Some cooking fires are milder than others. For example, in February 2017, a cooking fire at a Greenwich, Connecticut restaurant needed to be put out by fire department crews, as the flames spread into the chimney and hood duct system after the hood extinguishing system did not activate. In this instance, the damage was minimal and everyone present left the scene unharmed.
However, due to the ease and simplicity through which fire can spread, some restaurant fires can be tragic. This was felt in New Delhi, India, also in February 2017, when two firefighters were killed and two others were injured after a cooking gas cylinder exploded as they were extinguishing a restaurant blaze.
These types of incidents can generally be prevented with the proper installation and use of cooking equipment, hoods, ducts, fans, fire-extinguishing equipment, and special effluent or energy control equipment, in accordance with NFPA 96-2017 - NFPA 96 Standard for Ventilation Control and Fire Protection of Commercial Cooking Operations, 2017 edition. Also, as specified in this standard, establishing the appropriate clearances, exhaust, and grease removal devices in this equipment can assure fire protection for commercial cooking activities.
Unfortunately, interaction with an open flame will always present some level of potential harm. However, through the sufficient design, installation, operation, inspection, and maintenance of cooking equipment and operations, in adherence to NFPA 96-2017 ventilation control and fire protection guidelines, users are assured safety and reliability with anticipated use.
NFPA 96-2017 Standard
NFPA 96-2017 is the latest edition of the ventilation control and fire protection of commercial cooking operations standard, and as such contains many changes from the previous version of the standard. To assist users of the document, NFPA 96-2017, like other NFPA standards, marks all technical alterations are marked with gray shading. For example:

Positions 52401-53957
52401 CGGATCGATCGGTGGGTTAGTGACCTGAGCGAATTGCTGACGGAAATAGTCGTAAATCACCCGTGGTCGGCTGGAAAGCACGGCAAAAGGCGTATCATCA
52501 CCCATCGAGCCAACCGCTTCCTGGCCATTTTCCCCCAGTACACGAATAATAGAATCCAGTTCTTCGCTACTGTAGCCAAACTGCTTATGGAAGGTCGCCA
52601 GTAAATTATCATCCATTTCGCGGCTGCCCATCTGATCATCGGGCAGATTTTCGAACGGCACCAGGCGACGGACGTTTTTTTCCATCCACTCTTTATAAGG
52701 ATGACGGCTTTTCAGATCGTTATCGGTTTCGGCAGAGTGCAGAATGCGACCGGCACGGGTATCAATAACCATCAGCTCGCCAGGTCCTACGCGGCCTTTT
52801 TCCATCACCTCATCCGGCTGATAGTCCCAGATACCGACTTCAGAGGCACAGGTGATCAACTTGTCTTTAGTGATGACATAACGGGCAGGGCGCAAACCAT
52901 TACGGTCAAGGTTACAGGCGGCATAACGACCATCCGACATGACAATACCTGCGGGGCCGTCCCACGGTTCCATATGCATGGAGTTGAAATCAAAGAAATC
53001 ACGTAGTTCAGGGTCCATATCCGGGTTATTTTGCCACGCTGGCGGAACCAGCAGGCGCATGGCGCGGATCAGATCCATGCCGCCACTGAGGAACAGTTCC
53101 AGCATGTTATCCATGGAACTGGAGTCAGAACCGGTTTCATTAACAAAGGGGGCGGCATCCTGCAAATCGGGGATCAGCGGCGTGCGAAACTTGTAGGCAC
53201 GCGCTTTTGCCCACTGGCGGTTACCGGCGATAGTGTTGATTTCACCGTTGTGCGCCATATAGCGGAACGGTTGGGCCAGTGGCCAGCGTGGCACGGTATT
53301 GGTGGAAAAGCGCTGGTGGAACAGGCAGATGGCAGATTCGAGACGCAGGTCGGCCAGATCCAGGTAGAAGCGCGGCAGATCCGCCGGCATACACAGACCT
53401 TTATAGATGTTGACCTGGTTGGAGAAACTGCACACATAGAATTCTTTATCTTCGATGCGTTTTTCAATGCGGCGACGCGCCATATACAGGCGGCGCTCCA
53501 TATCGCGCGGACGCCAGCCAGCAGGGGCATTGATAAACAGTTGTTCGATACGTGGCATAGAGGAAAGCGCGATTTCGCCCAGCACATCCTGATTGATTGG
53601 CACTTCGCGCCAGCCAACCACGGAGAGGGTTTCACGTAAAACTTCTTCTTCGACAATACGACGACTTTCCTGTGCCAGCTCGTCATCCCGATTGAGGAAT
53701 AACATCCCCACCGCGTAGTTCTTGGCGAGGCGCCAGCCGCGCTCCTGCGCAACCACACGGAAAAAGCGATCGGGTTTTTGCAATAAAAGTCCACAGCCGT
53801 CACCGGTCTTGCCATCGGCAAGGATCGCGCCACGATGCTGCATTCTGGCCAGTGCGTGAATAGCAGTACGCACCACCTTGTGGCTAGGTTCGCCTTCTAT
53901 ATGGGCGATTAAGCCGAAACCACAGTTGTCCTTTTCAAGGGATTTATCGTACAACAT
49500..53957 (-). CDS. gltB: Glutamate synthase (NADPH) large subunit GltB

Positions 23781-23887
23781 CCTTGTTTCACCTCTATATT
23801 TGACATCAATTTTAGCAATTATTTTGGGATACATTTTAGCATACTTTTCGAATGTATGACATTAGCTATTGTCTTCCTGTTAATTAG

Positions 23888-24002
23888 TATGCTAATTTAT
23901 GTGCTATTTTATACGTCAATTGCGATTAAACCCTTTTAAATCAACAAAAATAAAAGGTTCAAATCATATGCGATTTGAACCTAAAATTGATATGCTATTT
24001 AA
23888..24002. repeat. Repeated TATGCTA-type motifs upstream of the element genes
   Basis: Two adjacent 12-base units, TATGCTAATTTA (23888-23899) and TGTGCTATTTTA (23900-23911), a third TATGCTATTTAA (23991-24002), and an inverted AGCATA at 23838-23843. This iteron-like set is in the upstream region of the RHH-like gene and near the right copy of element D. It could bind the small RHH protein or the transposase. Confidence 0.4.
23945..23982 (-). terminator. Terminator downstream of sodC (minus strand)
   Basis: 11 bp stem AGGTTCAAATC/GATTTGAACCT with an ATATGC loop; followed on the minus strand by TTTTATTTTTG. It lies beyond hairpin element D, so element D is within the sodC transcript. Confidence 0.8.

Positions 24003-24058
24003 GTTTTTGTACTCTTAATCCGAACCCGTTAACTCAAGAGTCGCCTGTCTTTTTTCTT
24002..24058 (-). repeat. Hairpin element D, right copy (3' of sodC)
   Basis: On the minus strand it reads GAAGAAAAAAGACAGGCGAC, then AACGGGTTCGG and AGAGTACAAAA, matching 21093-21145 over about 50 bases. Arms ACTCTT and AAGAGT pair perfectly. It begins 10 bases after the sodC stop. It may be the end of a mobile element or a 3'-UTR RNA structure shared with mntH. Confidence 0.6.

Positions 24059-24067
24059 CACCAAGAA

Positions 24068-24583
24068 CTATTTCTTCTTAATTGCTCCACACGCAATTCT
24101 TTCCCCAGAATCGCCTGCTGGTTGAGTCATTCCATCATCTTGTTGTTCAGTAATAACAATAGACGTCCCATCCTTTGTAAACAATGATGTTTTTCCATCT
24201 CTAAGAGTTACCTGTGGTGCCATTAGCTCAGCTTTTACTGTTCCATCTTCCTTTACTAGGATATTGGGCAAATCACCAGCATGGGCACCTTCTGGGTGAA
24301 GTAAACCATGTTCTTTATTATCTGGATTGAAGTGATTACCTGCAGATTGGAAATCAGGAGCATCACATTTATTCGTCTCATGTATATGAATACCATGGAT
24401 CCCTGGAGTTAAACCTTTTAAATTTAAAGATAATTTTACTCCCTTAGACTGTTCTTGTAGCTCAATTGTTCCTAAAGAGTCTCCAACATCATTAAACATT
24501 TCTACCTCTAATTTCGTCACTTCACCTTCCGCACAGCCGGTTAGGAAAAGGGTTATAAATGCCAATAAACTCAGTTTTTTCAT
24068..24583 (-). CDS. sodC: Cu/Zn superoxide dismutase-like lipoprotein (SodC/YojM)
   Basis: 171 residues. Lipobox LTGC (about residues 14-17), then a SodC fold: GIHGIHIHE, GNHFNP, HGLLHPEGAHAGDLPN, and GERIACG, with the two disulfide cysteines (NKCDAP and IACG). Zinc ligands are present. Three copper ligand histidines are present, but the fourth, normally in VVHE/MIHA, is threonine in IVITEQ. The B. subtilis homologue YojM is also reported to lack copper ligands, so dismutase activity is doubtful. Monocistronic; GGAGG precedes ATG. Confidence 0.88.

Furthermore, new sections, figures, and tables are indicated by a bold, italic N in a gray box to the left of the new material, such as:
While NFPA 96-2017 is applicable to residential cooking equipment used for commercial cooking operations, it should not be used for facilities in which only residential equipment is being used.
However, this should not foster the belief that residential kitchen fires are not an issue. In fact, U.S. fire departments respond to an average of 166,100 home structure fires annually that involve cooking equipment. Cooking fires are the number one cause of home fires and home injuries. These contribute to deaths in the hundreds, injuries in the thousands, and over $1 billion in direct property damage every year.
The majority of these domestic catastrophes are caused by unattended cooking, and, on holidays, cooking fires are known to thrive. For example, Thanksgiving 2013 saw 1,550 cooking fires, an amount 230 percent higher than the daily average. NFPA advises home cooks to remain alert, stay in the kitchen while you are frying, grilling, boiling, or broiling food, and make special considerations while cooking with oil.
Learn more about NFPA Cooking Safety Tips here.
NFPA 96-2017 - NFPA 96 Standard for Ventilation Control and Fire Protection of Commercial Cooking Operations, 2017 edition is available on the ANSI Webstore.
1. National Fire Protection Association (NFPA), NFPA 96-2017: Standard for Ventilation Control and Fire Protection of Commercial Cooking Operations, 2017 Edition (Quincy: NFPA, 2016), 10.